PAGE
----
When Oregon State Penitentiary Narcotics Anonymous Club President, inmate Eric Nitschke, heard of the tragedy, he headed up a fundraiser in an effort to raise money for Hotel Alder. The building is operated by Central City Concern (CCC), whose mission is to end homelessness and help people achieve their highest potential through housing, health and recovery, employment, and peer support.

Hotel Adler suffered severe damage and displaced dozens of residents during the January fire. Adults in custody at OSP raised $1,271 to assist with rent, food, and clothing. The Hotel Alder residents are scheduled to move back into their homes in the next six to eight months. In the meantime, CCC has found temporary shelter for all the tenants.

OSP is a multi-custody prison located in Salem that houses over 2,000 male inmates. OSP is surrounded by a 25-foot-high wall with 10 towers. The facility has multiple special housing units including death row, disciplinary segregation, behavioral health, intermediate care housing, and an infirmary (with hospice) with 24-hour nursing care. OSP participates in prison industries with Oregon Corrections Enterprises including the furniture factory, laundry, metal shop, and contact center. It provides a range of correctional programs and services including education, work-based education, inmate work crews, and pre-release services. OSP was established in 1866 and, until 1959, was Oregon's only prison.


Oregon Live article covering the fire: http://www.oregonlive.com/portland/index.ssf/2017/01/hotel_alder_residents_will_be.html

KOIN 6 article covering the fire: http://koin.com/2017/01/04/3-alarm-fire-burning-at-hotel-alder/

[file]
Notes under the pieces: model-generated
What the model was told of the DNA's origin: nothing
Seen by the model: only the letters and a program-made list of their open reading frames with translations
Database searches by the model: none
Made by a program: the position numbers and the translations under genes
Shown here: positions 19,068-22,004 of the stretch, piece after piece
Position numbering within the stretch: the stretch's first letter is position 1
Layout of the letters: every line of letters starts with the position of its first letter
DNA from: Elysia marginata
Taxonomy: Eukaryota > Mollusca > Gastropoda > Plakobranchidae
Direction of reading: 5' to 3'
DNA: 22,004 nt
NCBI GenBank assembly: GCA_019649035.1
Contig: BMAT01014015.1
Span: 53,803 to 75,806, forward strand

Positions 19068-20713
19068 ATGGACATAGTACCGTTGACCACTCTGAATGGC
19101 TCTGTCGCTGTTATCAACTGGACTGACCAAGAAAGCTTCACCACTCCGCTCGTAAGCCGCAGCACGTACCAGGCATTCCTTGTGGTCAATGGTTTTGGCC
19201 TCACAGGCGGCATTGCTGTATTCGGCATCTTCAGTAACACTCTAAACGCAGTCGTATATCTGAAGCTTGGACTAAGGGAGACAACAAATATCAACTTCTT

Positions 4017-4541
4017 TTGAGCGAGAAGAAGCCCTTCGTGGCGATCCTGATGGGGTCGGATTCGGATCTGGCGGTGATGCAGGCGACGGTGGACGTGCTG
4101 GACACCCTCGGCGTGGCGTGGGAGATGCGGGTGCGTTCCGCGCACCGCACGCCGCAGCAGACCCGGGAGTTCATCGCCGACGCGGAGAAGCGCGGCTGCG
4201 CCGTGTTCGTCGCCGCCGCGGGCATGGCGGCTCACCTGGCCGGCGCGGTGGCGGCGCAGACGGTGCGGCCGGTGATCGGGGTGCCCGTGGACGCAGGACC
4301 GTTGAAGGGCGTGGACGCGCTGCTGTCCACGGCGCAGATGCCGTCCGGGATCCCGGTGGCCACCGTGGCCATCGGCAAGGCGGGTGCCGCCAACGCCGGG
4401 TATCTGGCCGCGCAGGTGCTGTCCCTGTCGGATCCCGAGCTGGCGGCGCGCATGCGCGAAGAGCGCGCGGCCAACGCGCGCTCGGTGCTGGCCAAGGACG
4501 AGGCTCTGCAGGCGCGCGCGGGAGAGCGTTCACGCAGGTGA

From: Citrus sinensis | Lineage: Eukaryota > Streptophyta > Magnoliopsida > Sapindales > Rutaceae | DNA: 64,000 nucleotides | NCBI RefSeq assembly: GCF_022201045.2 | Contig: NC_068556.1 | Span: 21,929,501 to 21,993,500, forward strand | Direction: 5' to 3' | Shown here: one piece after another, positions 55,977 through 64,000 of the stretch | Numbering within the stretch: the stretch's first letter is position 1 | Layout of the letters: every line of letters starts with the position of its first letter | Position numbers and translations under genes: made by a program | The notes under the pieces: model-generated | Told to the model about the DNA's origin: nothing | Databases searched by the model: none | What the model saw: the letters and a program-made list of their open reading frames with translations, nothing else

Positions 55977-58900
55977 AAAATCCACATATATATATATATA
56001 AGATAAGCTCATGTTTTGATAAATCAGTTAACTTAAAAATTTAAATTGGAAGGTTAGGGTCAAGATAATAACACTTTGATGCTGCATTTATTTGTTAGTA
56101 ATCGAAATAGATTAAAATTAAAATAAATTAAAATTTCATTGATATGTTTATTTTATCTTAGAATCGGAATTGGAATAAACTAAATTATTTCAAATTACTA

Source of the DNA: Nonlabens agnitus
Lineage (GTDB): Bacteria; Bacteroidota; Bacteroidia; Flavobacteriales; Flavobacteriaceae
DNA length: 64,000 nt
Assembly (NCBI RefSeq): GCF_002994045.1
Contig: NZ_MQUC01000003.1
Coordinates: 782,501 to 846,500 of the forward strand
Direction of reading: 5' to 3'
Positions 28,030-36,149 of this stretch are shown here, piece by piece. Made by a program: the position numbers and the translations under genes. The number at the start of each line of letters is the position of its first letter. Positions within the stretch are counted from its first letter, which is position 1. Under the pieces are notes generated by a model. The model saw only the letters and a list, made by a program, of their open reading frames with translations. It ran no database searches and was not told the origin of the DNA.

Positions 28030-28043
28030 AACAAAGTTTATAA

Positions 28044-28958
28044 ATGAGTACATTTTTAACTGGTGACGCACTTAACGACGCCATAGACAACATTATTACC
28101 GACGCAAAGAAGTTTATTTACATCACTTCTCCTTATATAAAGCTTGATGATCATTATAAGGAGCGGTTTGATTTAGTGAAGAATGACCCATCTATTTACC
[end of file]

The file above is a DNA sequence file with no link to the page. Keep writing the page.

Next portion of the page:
Central City Concern website: http://www.centralcityconcern.org/

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Out_of_the_Darkness.png
Out_of_the_Darkness.png
Santiam Correctional Institution raises awareness for suicide prevention (Photo) - 04/13/17

Santiam Correctional Institution (SCI) is raising money for the American Foundation for Suicide Prevention (AFSP). The Out of the Darkness Community Walk at SCI will be the first of its kind in the Nation. The Oregon Department of Corrections (DOC) is breaking barriers by uniting staff, the community, and adults in custody (AIC) toward the same cause.

SCI has been very active in working with the community, including raising money for non-profits such as Wounded Warrior Project, Darian's Gift, and now the AFSP. On Saturday, May 27, 2017, SCI will hold its very own Out of the Darkness Community Walk. This particular walk is unique as it is inside of the prison gates and - although the walk itself is not open to the general public - staff, AICs, and AFSP volunteers will walk to help remember those lost to suicide and raise awareness for suicide prevention. The SCI walk will create a sense of unity in a place of confinement, while benefiting AFSP with much needed funds.